On 15 August, a group of ladies met to start the Kellyville-Rouse Hill branch of the Red Cross. The president was Nina Terry, secretary Miss Redden and treasurer Miss M. Pearce. At the October meeting they brought items such as six pots of marmalade, a fowl, six dozen eggs and two beautifully worked camisoles. These were sold to other members and the money used to buy comforts for the troops. They were already sending them soldiers bags, twenty five cholera belts and six Balaclava hats. (Cholera belts were made of flannel and were designed to be wrapped around the stomach to ward off gastric complaints.) Sewing bees were held in the school room at Rouse Hill house. A pattern used for crocheting mittens is still amongst the possessions at the house.
One of the special tributes that Nina Rouse paid to the soldiers was to use leaves from the loquat tree in the garden at Rouse Hill House, every ANZAC Day to make a wreath to hang on the gate of the little Christ Church on Windsor Road at Rouse Hill. It is a tradition that is continued by the staff and volunteers at Rouse Hill house, though these days the wreath is hung on the door of the church as the gate has gone.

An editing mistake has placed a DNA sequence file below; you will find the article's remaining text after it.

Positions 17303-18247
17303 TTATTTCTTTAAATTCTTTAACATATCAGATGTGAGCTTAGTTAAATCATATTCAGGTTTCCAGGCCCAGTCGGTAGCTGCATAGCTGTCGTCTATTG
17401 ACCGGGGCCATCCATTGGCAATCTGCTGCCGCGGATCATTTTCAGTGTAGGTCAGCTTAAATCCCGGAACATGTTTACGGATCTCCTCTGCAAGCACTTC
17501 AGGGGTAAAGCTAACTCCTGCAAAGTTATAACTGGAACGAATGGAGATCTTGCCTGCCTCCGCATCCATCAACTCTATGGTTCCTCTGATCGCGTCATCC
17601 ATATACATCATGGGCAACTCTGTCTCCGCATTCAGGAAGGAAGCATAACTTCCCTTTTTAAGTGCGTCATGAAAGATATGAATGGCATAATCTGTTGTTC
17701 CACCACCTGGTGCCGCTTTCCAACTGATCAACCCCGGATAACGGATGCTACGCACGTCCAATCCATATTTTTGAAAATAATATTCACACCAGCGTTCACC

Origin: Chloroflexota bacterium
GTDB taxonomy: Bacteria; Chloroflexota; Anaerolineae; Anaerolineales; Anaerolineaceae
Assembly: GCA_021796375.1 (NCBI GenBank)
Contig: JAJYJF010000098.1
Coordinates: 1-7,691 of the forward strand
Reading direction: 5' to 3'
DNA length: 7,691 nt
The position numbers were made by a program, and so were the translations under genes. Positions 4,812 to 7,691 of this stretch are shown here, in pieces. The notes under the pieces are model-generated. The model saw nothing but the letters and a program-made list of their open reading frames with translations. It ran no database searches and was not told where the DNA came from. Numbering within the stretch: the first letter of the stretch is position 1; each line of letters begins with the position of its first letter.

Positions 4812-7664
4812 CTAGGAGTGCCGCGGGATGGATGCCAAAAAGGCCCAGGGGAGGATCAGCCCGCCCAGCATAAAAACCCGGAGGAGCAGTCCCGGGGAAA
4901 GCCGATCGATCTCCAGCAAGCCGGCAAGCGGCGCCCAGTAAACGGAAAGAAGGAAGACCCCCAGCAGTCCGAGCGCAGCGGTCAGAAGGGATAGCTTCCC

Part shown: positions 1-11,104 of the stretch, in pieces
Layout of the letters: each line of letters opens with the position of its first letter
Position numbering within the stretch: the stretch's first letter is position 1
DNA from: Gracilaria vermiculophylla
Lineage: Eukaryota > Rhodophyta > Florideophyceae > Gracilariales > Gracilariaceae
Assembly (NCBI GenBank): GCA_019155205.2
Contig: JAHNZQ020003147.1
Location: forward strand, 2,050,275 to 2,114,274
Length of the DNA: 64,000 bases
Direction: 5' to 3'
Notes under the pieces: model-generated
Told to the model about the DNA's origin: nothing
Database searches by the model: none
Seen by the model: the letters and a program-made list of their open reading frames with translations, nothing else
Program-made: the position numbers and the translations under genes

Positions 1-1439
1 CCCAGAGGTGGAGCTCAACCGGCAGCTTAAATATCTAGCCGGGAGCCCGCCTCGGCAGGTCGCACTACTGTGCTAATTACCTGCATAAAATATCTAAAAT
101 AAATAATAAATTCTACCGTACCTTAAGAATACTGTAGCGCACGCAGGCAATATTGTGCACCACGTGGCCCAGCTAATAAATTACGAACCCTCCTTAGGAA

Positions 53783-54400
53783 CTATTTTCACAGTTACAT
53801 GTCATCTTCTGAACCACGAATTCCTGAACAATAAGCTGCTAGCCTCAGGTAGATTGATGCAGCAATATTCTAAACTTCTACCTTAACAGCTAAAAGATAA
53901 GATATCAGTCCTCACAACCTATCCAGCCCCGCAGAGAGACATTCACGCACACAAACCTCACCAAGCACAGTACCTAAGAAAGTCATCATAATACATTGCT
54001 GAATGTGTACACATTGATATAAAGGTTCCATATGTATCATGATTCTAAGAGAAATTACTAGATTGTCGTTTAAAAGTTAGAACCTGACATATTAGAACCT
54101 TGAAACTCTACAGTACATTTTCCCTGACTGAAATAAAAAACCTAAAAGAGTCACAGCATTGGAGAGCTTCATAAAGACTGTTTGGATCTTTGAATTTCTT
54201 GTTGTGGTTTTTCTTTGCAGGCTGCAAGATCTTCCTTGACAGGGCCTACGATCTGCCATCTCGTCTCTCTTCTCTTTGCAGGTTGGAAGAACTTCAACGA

Donations to the Cause
It was necessary for the women to work at providing supplies, as the troops were very poorly equipped for the kind of territory they were fighting in. They were encountering freezing conditions in France and had insufficient warm clothing, so sheepskin vests were added to the items being sent from this area. In Windsor, three small girls, Thelma Fewings, Marjorie Mitchell and Madge Williams, held a children’s fete and gave 14 shillings to buy two sheepskin vests for the soldiers.
By 1916 Kellyville-Rouse Hill branch had sent away 401 items and donated over £186 pounds. Riverstone branch, under the presidency of Mrs Anstey, then Mrs Cruickshank, secretary Mrs Vidler and treasurers Emma Rumery and A. Fletcher, had in the same time sent 366 items and raised £228. They had sent 24 Christmas packages and remembered Randwick Military Hospital with a gift of sweets for the wounded.
Conditions in the Trenches